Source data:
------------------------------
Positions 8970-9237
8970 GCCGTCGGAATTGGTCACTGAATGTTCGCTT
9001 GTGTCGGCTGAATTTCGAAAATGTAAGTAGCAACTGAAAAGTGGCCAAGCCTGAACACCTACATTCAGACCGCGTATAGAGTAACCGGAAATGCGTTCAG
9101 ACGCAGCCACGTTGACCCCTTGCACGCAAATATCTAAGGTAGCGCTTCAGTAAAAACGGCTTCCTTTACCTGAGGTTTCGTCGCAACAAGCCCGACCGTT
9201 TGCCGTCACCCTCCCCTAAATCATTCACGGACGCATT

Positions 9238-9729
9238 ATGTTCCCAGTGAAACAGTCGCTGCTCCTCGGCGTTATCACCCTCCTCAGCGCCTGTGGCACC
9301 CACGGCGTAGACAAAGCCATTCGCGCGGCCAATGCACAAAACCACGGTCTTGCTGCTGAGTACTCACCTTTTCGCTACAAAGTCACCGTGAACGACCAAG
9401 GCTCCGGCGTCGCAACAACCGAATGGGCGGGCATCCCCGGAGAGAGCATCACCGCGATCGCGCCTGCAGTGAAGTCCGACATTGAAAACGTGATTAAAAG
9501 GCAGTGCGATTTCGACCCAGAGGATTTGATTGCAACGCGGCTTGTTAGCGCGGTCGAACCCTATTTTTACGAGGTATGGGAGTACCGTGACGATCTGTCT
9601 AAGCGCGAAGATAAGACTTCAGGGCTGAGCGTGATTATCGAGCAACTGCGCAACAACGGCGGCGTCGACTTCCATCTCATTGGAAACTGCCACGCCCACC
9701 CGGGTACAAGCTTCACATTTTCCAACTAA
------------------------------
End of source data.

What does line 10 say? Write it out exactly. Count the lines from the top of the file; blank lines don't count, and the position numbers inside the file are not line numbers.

9501 GCAGTGCGATTTCGACCCAGAGGATTTGATTGCAACGCGGCTTGTTAGCGCGGTCGAACCCTATTTTTACGAGGTATGGGAGTACCGTGACGATCTGTCT